Ever since they first appeared in the realm of science fiction, fingerprint sensors have had an aura of invincibility. Fingerprints are unique, so there’s no way to replicate it and hack into the device. So it’s no surprise that phone manufacturers have gone the extra mile when marketing these sensors.
For example, the Samsung describes the fingerprint sensor in its Galaxy S10 as, “Ultrasonic in-display fingerprint ID protects and unlocks with the first touch.” Such statements are echoed by every manufacturer that builds a phone with a fingerprint sensor. Yet, these statements are now becoming a dangerous myth.
If we return to the example of the Galaxy S10, it was recently reported that it’s fingerprint sensor had been cracked. All an Imgur user by the name of user darkshark had to do was take a picture of his fingerprint. Then he just had to use a 3D printer to create a duplicate. Just like that, the phone’s ultrasonic fingerprint sensor was fooled.
Yet, you might be thinking, “Okay sure. But it’s not like anyone can take a picture of my fingerprint and do this.” This is where you’d be surprised at how easily it is to get a picture of your fingerprint. Back in 2014, Jan Krissler – a German computer scientist demonstrated how he was able to duplicate the fingerprints of Germany’s defense minister through a series of photographs.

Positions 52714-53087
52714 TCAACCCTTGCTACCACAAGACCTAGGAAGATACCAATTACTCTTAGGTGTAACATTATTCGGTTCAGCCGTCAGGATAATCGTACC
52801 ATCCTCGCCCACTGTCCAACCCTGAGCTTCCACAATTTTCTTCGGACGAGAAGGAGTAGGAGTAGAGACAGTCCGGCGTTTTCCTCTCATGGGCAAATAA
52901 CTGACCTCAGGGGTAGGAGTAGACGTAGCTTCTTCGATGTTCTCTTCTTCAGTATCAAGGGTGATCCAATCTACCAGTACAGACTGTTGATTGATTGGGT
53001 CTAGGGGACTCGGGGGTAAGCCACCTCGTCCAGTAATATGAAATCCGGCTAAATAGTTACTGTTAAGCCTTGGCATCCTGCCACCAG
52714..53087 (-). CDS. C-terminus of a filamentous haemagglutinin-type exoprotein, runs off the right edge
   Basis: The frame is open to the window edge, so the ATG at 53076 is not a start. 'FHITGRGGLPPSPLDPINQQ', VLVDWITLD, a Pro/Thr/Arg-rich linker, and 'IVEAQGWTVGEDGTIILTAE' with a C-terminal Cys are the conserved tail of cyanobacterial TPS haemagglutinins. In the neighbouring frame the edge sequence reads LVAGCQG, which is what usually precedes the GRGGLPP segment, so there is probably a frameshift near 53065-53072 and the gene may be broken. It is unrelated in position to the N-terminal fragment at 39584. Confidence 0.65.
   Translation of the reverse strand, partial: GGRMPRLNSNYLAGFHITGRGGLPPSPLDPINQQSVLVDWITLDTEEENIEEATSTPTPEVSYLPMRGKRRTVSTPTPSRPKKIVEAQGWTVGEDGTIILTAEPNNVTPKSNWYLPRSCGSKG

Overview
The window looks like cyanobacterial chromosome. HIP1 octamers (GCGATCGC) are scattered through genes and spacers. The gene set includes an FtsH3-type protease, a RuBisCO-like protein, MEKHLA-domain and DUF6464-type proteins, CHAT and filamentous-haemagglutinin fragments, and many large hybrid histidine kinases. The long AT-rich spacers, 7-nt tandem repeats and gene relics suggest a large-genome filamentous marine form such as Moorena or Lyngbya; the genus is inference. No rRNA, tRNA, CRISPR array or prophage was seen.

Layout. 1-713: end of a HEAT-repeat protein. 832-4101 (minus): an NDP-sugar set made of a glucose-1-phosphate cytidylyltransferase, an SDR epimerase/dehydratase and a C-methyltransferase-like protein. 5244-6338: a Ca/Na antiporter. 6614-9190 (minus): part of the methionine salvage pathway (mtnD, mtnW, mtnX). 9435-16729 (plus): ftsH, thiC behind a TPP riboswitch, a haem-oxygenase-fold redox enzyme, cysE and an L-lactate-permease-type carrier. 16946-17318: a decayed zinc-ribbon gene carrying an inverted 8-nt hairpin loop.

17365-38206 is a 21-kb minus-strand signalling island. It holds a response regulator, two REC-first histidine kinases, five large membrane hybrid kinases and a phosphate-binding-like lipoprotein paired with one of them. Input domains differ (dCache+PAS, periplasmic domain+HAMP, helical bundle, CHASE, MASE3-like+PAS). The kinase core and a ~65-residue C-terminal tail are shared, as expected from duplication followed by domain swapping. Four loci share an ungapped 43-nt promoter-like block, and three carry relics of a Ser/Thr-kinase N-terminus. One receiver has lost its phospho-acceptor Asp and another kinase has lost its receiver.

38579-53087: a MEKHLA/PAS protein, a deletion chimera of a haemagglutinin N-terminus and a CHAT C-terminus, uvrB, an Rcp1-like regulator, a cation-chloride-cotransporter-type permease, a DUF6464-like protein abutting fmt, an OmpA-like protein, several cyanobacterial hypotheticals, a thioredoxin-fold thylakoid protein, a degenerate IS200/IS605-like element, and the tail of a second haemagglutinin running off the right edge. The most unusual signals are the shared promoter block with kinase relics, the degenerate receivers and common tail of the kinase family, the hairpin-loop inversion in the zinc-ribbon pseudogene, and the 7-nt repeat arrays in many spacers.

The same would also apply to other biometric security measures. Earlier this year, a Dutch non-profit tested facial recognition systems on 110 smartphones. It was found that, “Several brands, including Asus, Huawei, Lenovo/Motorola, Nokia, Samsung, Sony, and Xiaomi, had at least two representatives each among the devices that failed the test.”
Thus, we’re faced with a stark reminder. When companies like Facebook mess up and leave passwords stored insecurely, you can always get a new password. But when your fingerprint gets stolen you can’t exactly get a new finger.